More protein: What's in it for me?

These past eight weeks highlight the most time I've ever spent reading research.  Unsurprisingly I have learned a great deal and even less of a surprise...I found how little I know.  That's OK with me, I'm happy to open doors that sometimes just lead to more doors. We all have a certain amount of thresholds we're willing to cross before we decide "that's plenty". Still not satisfied with how much I know about protein, how it's metabolized, what tissues need it most and what effects consuming various amounts has on our physiology.

That's the boring version.  The fun version is "if I eat more protein, does it help me get more jacked and lean"?  It certainly isn't going to help my tan but that's cool. 

It's quite common to think training equals muscle damage equals needing protein for our muscles equals getting bigger muscles. That's reductive but it's what I have believed for a long time.  The problem is, muscle tissue accounts for less than half of the lean tissue on our body so it isn't the main draw on the protein we eat.  All of our organs (skin, heart, brain, liver, kidneys, gut) are highly metabolically active and turn over protein at higher rates than muscle.  In fact, if you compare the amount of calories burned per kilogram of weight, muscle tissue comes out lower than all other organs.  If you compare the percentage of amino acid (protein) utilization by organ, muscle comes last again.

Professor Don Layman has mentioned that we typically turn over about 300g of protein per day.  Naturally this isn't all from our diet as most people don't consume nearly this much (I'm close though) as the amino acids we use for repairing and building tissue come from the protein we eat plus the protein in our organs.  This all enters the intracellular matrix and bloodstream to form what's called the "amino acid pool".  Think of this as a circulating amount of amino acids being fed from diet and broken down organ protein, which all organs (muscle included) then pull from for repair and growth.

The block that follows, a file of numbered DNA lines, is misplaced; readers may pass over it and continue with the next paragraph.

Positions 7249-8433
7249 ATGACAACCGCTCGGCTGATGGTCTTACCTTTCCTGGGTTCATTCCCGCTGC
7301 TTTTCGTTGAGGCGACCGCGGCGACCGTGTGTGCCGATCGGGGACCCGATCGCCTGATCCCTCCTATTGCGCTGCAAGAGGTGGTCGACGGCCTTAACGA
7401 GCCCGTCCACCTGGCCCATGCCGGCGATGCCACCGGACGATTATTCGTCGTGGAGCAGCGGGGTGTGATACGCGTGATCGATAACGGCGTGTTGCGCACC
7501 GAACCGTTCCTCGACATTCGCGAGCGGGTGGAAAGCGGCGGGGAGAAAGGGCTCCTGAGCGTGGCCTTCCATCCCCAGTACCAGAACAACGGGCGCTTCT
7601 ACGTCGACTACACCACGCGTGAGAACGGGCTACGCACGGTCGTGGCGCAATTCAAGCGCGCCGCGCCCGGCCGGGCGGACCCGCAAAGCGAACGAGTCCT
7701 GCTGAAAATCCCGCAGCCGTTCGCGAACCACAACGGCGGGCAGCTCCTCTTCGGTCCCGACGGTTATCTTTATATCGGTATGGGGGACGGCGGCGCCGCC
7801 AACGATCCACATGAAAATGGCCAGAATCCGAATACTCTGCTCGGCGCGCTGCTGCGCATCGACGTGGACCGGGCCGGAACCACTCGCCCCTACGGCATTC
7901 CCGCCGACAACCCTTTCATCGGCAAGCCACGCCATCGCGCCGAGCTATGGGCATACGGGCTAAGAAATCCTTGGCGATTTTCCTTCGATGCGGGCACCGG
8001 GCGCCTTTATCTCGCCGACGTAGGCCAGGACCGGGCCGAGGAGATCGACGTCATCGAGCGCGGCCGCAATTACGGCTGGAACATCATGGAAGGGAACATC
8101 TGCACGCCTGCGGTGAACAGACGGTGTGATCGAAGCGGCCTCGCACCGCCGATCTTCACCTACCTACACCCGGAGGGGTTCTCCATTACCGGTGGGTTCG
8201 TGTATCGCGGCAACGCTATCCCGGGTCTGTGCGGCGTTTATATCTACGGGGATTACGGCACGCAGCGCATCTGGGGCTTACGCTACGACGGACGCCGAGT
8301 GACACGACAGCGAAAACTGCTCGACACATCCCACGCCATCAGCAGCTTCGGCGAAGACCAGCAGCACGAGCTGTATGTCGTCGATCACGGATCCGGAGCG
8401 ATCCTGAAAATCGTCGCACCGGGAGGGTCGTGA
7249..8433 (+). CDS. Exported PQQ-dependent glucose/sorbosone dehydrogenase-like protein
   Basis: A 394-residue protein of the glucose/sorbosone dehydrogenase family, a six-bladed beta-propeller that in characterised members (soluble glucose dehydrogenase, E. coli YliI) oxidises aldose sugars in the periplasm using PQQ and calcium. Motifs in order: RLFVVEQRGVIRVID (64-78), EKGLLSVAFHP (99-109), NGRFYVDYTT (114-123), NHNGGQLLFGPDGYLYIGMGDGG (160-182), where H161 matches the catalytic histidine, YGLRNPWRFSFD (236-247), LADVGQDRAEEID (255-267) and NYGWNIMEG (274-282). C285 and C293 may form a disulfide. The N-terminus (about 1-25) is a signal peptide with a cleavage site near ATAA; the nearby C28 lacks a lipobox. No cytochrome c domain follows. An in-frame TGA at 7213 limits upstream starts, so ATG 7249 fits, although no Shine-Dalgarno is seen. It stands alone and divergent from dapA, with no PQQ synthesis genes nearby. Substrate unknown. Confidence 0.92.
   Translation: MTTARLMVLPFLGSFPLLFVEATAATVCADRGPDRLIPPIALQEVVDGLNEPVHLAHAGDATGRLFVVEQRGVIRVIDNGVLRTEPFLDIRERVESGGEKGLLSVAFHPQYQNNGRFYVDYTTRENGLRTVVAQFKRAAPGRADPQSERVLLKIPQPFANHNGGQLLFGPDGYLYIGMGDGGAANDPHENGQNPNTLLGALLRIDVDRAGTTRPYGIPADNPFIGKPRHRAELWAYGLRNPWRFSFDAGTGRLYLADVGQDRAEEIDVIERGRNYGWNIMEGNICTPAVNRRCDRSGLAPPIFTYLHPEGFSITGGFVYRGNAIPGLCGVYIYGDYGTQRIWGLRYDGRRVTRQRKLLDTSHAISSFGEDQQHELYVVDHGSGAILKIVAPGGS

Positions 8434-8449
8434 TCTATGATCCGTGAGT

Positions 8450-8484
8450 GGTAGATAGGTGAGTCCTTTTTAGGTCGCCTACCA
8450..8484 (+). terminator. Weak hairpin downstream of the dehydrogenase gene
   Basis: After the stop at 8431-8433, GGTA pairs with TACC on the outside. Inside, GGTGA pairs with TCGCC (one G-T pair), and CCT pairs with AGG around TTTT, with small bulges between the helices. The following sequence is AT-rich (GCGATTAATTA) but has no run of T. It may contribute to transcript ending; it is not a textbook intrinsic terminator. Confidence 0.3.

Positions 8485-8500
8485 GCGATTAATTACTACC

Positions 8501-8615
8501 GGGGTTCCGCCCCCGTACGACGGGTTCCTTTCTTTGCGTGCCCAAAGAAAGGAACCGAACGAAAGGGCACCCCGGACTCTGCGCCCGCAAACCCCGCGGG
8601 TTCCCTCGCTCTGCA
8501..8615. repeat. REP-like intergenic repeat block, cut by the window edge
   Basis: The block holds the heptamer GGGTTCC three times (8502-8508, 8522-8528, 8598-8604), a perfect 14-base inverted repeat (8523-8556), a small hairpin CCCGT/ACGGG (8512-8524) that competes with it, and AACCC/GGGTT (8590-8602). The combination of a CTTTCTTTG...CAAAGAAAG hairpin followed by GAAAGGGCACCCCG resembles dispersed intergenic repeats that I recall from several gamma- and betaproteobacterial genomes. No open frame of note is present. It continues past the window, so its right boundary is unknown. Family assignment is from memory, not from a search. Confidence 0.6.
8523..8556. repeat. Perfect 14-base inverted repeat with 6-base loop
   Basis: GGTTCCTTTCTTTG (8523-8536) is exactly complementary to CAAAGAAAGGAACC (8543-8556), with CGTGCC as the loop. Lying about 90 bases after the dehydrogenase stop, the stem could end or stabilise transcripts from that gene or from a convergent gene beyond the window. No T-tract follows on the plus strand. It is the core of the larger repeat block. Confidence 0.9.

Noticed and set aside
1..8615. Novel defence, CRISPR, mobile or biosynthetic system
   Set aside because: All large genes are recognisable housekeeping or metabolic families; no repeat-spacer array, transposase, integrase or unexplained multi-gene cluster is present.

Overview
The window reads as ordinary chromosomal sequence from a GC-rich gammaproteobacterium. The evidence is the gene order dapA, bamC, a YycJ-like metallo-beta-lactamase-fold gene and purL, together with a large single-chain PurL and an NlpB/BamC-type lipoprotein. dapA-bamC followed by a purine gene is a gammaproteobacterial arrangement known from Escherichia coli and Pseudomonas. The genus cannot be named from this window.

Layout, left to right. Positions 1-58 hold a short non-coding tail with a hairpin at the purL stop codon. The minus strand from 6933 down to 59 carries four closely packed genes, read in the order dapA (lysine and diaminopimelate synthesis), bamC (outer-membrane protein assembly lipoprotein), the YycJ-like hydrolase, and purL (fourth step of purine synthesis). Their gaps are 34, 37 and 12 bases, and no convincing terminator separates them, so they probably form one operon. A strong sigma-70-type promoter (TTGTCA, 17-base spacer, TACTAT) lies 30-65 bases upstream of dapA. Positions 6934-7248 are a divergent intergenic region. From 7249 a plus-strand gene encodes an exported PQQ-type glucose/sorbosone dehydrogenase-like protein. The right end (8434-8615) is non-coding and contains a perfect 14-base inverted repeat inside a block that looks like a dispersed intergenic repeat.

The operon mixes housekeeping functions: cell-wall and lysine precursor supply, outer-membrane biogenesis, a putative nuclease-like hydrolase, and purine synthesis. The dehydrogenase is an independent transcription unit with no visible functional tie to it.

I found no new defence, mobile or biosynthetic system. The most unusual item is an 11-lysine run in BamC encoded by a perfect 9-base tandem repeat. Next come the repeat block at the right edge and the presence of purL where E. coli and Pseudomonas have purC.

Naturally, if you consume more protein there is more available for all the body's processes. Unlike carbohydrates or fat, we don't really store protein.  The gut pulls about half of the amino acids in one meal for later use but aside from that we aren't stocking extra protein like we can with fat tissue and glycogen. You're probably thinking that if we eat the amount we need, more doesn't do anything since we can't save it to use later on.  Since we cannot store protein most of it is oxidized (burned off) for energy or turned into other usable substrate like glucose or ketones.

So something happens with eating extra protein but does all this steak I'm eating actually have a benefit?  C'mon man!

More protein isn't better, but can it help?

It’s long been wishful thinking that simply eating more protein leads to better performance, recovery and muscle mass in a linear fashion.  Charles Poliquin touted eating 2g per lb to break through plateaus and Arnold’s Encyclopedia highlighted favoring protein, especially red meat and eggs, over carbohydrates for muscle mass gains.

Naturally, every young new trainee who begins lifting will see some of their best growth in muscle mass in a short amount of time.  Anecdotally this happens with a concomitant increase in protein influenced by bodybuilding magazines, gym culture and of course, the internet.